Farmworkers in the U.S. face unique challenges, complicated by a lack of workplace protections and immigration status that makes it difficult to hold employers accountable. Combined with amplified threats of deportation, many farm laborers are finding their jobs increasingly more difficult.
"The labor laws generally discriminate against farmworkers, so they are not protected by the same wage protections or occupational, safety, and health protections and other legal requirements that most other workers enjoy in this country," says Bruce Goldstein, president of Farmworker Justice, an organization that works to improve conditions for farm laborers in the U.S.
Goldstein admits there aren't very good statistics on U.S. farmworkers, but estimates show the majority are immigrants, some of whom are in the country on work visas and others who are undocumented.
"We believe that there are about 2.5 million farmworkers in the country - not including their family members - and statistics suggest that at least 70% of them are immigrants, although many people believe it's probably higher at say 80-85% being foreign born," he says.
Of those, at least 50% are thought to be undocumented, and he says some believe the number could be around 55-70%. Goldstein says there's a long history of immigrants coming to the United States and working on farms, something many farmers have relied on as a source of willing laborers.
As immigration laws have changed and the process of gaining citizenship has become more difficult, the agricultural industry's reliance on immigrant workers has increased. The issue has created a patchwork of both undocumented workers and so-called "guest workers" who utilize H2-A visas to work on U.S. farms.
"There's a special program for agriculture. It's called the H2-A Temporary Foreign Agriculture Worker Program... and under it the worker can be brought in by an employer, but the worker may only work for the one employer that got them the visa, the job is seasonal, and the worker must leave the United States when the job ends," says Goldstein.
He continues,"If the worker would like to come back in a following season, the worker has to hope that the employer will invite the person back and apply for a visa for that person."
Goldstein says this makes guest workers "reluctant to challenge unfair or illegal conduct," since it could result in both firing and deportation. And unlike foreign born farmworkers from previous generations, workers using H2-A visas aren't given a path to citizenship.
"No matter how many seasons these workers return to the United States to help our food system prosper, they are not given an opportunity to earn a permanent immigration status or citizenship," he explains.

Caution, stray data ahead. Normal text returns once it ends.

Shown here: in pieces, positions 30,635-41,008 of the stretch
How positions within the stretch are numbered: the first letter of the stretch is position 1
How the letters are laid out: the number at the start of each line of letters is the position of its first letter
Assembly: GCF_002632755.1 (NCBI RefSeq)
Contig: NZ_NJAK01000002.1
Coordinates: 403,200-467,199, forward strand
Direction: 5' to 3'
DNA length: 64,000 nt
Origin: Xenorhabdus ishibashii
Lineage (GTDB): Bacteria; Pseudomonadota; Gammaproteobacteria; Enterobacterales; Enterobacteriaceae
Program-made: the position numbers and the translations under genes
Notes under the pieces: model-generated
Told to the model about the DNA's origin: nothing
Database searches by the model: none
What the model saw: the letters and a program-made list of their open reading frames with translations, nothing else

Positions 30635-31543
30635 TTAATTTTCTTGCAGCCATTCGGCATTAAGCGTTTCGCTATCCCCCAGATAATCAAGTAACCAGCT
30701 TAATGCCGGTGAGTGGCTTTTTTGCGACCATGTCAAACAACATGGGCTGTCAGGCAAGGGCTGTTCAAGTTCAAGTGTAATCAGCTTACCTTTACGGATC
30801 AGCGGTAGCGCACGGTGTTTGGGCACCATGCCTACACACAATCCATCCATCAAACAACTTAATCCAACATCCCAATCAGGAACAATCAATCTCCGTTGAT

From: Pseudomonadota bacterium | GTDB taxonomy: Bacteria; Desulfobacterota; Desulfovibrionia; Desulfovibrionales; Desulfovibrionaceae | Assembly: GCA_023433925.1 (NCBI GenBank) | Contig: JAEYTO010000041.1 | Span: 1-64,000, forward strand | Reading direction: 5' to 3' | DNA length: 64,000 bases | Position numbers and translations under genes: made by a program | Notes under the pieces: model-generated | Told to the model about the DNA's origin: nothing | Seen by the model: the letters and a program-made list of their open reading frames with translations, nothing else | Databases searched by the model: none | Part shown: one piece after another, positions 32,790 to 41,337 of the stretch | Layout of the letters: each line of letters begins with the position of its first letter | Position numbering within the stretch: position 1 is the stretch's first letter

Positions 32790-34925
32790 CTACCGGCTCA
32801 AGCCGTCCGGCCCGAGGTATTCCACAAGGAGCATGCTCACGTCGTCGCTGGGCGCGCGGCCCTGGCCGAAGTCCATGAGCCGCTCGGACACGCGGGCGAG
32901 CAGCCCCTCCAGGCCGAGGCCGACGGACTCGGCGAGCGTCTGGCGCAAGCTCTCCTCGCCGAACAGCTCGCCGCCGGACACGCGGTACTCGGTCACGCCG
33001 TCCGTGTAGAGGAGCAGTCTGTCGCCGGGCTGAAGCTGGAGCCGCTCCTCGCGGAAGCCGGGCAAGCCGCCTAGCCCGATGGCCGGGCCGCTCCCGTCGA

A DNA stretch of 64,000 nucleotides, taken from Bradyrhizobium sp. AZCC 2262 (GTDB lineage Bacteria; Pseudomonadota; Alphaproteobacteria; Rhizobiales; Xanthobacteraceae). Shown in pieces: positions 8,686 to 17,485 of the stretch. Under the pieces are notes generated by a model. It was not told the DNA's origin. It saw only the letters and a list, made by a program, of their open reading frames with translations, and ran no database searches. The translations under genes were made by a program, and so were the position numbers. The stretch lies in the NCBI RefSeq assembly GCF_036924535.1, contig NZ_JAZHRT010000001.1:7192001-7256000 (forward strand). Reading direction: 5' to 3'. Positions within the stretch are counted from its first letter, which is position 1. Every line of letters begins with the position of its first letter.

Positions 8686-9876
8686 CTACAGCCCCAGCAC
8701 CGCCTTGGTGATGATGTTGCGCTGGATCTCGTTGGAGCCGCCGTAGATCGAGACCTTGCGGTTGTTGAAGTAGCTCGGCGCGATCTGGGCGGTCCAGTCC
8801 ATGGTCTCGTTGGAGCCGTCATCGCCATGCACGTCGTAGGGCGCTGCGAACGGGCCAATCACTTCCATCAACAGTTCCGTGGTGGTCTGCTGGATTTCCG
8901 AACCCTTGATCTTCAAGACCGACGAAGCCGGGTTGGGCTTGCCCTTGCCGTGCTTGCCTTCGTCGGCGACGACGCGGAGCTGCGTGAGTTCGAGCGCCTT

Currently there is no cap on the number of H2-A visas agricultural businesses can attain, and proposed changes to the program would weaken workplace protections and reduce government oversight.
"We're very concerned because we believe that the abuses under the H2-A program of workers is so rampant that protections should be strengthened and enforcement of those protections should be strengthened," says Goldstein.
The threat of deportation also looms heavy over U.S. farm fields. "There have been farmworkers who have been arrested and deported. A lot of farmworkers around the country - and their employers - are saying that they see a greater presence of immigration agents in rural communities and it's interfering with their lives and it's interfering with the ability of businesses to plan their future," he says.
Many farmworkers have expressed concerns over going to public places, including hospitals and schools, for fear of deportation. Some communities have seen crops go to rot as more and more workers leave the fields.
The proposed RAISE Act would also impact farmworkers' ability to gain citizenship because of increased education and language requirements. Under the point system created by the RAISE Act, most immigrants would need advanced degrees, be fluent in English, and have a high-paying job offer in the United States. Most farm laborers would not be eligible for citizenship under these new restrictions, and it would make it more difficult for their families to emigrate as well.
"We need a lot of workers in this country who don't have those levels of education and skills, and we need them for jobs that don't require that level of skill and education and language ability," says Goldstein. "So the RAISE Act is really misguided. It also would slash the number of visas available for family members to enter the country and it's very anti-family... at least half the farmworkers in the country today are parents."